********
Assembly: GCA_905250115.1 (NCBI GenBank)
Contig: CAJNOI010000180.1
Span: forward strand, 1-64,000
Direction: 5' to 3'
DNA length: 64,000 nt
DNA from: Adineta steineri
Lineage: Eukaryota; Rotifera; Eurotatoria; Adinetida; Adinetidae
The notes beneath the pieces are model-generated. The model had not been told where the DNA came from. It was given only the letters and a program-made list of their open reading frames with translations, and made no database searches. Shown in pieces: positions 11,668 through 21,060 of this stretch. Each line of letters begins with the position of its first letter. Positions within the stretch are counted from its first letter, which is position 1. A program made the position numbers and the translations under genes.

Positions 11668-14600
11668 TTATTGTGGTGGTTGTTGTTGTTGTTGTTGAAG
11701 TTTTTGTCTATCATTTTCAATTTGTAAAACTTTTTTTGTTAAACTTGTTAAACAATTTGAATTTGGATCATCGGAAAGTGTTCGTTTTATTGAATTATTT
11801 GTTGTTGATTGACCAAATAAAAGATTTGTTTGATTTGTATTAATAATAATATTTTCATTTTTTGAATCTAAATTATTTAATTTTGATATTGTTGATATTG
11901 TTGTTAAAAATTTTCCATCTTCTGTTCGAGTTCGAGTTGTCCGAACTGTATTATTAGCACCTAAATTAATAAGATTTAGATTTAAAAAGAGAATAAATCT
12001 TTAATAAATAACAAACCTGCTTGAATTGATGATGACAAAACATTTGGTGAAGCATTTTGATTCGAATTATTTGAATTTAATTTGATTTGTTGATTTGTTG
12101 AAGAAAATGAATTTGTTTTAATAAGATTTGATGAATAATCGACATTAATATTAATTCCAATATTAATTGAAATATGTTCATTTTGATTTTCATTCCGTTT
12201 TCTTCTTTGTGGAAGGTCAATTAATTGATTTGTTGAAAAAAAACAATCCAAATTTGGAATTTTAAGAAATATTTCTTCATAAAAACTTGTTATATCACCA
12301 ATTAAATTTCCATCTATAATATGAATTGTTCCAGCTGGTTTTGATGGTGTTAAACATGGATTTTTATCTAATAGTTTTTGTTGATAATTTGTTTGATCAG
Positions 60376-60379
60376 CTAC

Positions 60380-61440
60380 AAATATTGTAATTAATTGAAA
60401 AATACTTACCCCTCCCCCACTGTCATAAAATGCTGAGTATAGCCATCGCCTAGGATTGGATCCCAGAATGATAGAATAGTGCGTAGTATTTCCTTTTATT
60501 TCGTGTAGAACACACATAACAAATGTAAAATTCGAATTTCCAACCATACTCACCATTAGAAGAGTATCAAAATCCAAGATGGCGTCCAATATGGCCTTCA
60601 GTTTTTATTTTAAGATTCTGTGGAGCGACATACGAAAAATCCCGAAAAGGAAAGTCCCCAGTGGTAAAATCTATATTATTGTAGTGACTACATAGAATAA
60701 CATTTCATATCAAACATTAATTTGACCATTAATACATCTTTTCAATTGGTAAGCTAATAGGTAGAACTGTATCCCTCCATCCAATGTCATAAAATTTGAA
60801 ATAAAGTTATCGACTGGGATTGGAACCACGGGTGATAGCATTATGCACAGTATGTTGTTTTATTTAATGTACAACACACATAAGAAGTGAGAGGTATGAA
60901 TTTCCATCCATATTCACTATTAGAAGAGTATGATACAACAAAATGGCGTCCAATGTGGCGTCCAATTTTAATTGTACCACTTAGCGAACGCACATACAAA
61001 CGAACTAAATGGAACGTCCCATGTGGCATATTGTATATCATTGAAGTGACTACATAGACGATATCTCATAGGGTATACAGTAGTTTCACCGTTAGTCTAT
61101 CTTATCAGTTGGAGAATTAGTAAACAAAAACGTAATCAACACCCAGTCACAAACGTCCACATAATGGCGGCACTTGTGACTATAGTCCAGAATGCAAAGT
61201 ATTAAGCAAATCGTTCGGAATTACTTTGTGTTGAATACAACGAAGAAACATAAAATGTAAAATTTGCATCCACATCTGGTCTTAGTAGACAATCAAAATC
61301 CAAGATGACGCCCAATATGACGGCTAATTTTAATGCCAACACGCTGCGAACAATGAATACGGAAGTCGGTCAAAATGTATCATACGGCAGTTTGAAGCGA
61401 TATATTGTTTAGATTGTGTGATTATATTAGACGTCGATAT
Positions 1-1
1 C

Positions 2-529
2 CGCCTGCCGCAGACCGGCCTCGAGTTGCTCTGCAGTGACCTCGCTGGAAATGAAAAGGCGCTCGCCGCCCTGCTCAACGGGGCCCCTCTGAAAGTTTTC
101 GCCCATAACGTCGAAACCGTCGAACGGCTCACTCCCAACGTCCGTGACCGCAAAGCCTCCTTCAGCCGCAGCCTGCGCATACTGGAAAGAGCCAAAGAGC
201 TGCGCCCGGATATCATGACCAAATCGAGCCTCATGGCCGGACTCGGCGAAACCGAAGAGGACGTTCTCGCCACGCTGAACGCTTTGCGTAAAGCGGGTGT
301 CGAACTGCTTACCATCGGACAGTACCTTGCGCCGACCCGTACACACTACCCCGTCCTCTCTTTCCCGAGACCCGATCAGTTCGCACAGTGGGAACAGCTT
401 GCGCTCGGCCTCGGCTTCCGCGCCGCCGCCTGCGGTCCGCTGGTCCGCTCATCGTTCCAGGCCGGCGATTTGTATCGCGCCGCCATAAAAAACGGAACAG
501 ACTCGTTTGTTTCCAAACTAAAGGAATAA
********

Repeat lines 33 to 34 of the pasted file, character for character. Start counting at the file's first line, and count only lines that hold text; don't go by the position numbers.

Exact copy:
Positions 1-1
1 C